One of those people is Hannah Overton, who was convicted in 2007 in Nueces County based on medical expert testimony that she poisoned her foster son with salt. On appeal, her lawyers presented medical experts who argued that her son most likely had medical and psychological disorders that led to his death. The state Court of Criminal Appeals granted Overton a new trial, and she was released on bond in 2014. About four months later, Nueces County DA Mark Skurka dropped the charges. In 2017, DA Mark Gonzalez declared Overton innocent.
“My primary concern, in any case, is doing the right thing, no matter the optics, the political pressure, or any external considerations,” Gonzalez said in a written statement at the time. “I reviewed the case against Mrs. Overton and concluded that she was actually innocent of the charges and did not receive a fair trial.”
In more recent years, Texas has taken steps to remedy its poor record on wrongful convictions. In 2013, the state enacted a statute known as the Texas Junk Science Writ, which lets people challenge convictions based on faulty forensic science. The state legislature has also created the Forensic Science Commission—composed of a prosecutor, defense attorney, and seven scientists—to investigate misconduct that may have affected the findings of a forensic analysis.
“It has helped to clean up some of the junk science that was coming into court,” Mike Ware, executive director of the Innocence Project of Texas, said of the commission. However, its recommendations are not binding and evidence it recommends against can still be admitted into court, if permitted by a judge.
Despite these reforms, people like Jimenez and others continue to be convicted and imprisoned based on faulty forensics. In 2018, for instance, the commission condemned the blood spatter analysis in the case of Joe Bryan, who was sentenced to 99 years in 1985 for murdering his wife based on an expert’s blood spatter analysis. The commission called Bryan’s conviction “not accurate or scientifically supported.” He has maintained his innocence. Also in 2018, the New York Times Magazine and ProPublica published an investigation that raised questions about his guilt.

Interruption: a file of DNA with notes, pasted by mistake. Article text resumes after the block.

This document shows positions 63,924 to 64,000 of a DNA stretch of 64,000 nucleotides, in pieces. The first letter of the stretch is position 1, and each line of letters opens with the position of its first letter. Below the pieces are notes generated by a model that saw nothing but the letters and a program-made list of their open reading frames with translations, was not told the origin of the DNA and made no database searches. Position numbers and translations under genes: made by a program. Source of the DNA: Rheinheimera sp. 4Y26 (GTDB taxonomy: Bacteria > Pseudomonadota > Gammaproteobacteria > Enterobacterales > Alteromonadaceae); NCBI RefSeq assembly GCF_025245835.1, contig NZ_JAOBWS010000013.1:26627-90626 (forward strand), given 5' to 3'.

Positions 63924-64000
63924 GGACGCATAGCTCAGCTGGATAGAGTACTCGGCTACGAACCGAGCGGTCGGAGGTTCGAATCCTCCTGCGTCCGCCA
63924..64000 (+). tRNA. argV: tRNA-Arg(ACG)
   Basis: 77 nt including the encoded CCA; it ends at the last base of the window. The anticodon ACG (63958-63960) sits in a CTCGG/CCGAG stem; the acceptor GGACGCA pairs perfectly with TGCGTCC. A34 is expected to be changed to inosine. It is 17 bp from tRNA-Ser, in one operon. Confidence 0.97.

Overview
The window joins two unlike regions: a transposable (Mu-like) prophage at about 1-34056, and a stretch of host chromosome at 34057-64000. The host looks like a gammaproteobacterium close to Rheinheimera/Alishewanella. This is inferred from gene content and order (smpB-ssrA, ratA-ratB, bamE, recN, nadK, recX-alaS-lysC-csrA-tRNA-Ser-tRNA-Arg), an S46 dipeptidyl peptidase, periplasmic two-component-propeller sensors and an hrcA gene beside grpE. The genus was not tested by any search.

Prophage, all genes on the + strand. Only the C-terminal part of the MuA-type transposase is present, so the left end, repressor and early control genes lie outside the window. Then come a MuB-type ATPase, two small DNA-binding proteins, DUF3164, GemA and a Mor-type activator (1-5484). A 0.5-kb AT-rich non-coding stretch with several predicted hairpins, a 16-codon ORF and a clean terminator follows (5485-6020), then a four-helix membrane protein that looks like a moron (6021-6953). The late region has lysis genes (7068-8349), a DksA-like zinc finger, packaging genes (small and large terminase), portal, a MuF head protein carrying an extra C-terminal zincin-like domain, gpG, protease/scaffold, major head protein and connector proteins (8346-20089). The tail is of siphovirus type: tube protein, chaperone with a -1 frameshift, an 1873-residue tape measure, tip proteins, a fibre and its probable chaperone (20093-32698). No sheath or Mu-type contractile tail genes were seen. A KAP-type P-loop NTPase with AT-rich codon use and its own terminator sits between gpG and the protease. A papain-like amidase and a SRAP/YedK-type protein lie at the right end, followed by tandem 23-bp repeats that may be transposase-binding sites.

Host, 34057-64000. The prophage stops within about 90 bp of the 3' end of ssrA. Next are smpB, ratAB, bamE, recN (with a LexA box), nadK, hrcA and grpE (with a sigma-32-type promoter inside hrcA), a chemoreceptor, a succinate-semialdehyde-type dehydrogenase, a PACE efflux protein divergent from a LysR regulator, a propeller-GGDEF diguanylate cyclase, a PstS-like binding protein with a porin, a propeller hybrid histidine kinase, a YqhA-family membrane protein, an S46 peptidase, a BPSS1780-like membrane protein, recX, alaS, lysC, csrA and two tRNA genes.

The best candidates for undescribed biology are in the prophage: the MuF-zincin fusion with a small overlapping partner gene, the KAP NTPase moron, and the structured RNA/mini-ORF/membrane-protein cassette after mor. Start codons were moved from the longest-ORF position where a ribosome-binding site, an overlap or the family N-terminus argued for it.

The state’s expert was, according to the commission’s report, “entirely wrong.” Last month, the Court of Criminal Appeals denied Bryan’s appeal. Bryan, now 79, remains in prison.
Judges and prosecutors can prevent junk science or misleading testimony from ever entering the courtroom. Once a conviction has been secured, they have an obligation to re-examine cases based on debunked or unvalidated forensic science, advocates say.
“A process that is abused by the kind of junk science regularly purveyed by the prosecution, as allowed by judges, is not a process with integrity,” said Ware, who was previously chief of the Dallas County DA’s office’s special fields bureau, which included the conviction integrity unit.
Prosecutors can and do play a critical role in exonerating a person who has been wrongfully convicted, said Kate Judson, executive director of the Center for Integrity in Forensic Sciences.
“A DA can not pursue criminal charges against somebody who’s been wrongfully convicted and granted a new trial,” she said. “The prosecutor in most of these cases has the power to exonerate someone and many of them do and should be absolutely commended for it, and some of them find it more challenging.”
In a letter to Moore on Feb. 3, five state lawmakers implored Moore to “take any necessary steps to ensure that justice and basic humanity carry the day.”
“Jimenez’s continued imprisonment, despite significant evidence of her innocence, harms not only Ms. Jimenez and her family, but also the public’s confidence in our justice system,” they wrote.
Moore responded with her own letter, saying she has a duty to the deceased baby’s mother and uncle, who “feel the loss of this child as if it happened yesterday.” Her office, she assured them, is carefully reviewing the case.
“There is an ultimate fact question that was resolved by the 12 men and women who actually saw all the evidence and heard opinion testimony,” Moore told The Appeal. “Everything after that is opinion by people who were not in that courtroom.”